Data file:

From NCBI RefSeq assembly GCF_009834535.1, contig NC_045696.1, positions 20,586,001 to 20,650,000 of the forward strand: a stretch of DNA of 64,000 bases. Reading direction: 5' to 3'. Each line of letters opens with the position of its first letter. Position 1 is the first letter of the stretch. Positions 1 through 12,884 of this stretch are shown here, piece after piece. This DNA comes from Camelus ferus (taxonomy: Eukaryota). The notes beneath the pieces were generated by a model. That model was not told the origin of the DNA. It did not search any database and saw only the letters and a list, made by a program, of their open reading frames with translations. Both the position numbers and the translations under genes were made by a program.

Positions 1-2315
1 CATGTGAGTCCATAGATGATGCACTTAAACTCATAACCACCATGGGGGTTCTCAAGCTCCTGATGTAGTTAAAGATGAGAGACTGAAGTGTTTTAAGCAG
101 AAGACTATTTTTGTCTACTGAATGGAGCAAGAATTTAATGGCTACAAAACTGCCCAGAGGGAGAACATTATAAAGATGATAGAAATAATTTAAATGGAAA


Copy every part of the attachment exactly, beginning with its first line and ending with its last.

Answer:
From NCBI RefSeq assembly GCF_009834535.1, contig NC_045696.1, positions 20,586,001 to 20,650,000 of the forward strand: a stretch of DNA of 64,000 bases. Reading direction: 5' to 3'. Each line of letters opens with the position of its first letter. Position 1 is the first letter of the stretch. Positions 1 through 12,884 of this stretch are shown here, piece after piece. This DNA comes from Camelus ferus (taxonomy: Eukaryota). The notes beneath the pieces were generated by a model. That model was not told the origin of the DNA. It did not search any database and saw only the letters and a list, made by a program, of their open reading frames with translations. Both the position numbers and the translations under genes were made by a program.

Positions 1-2315
1 CATGTGAGTCCATAGATGATGCACTTAAACTCATAACCACCATGGGGGTTCTCAAGCTCCTGATGTAGTTAAAGATGAGAGACTGAAGTGTTTTAAGCAG
101 AAGACTATTTTTGTCTACTGAATGGAGCAAGAATTTAATGGCTACAAAACTGCCCAGAGGGAGAACATTATAAAGATGATAGAAATAATTTAAATGGAAA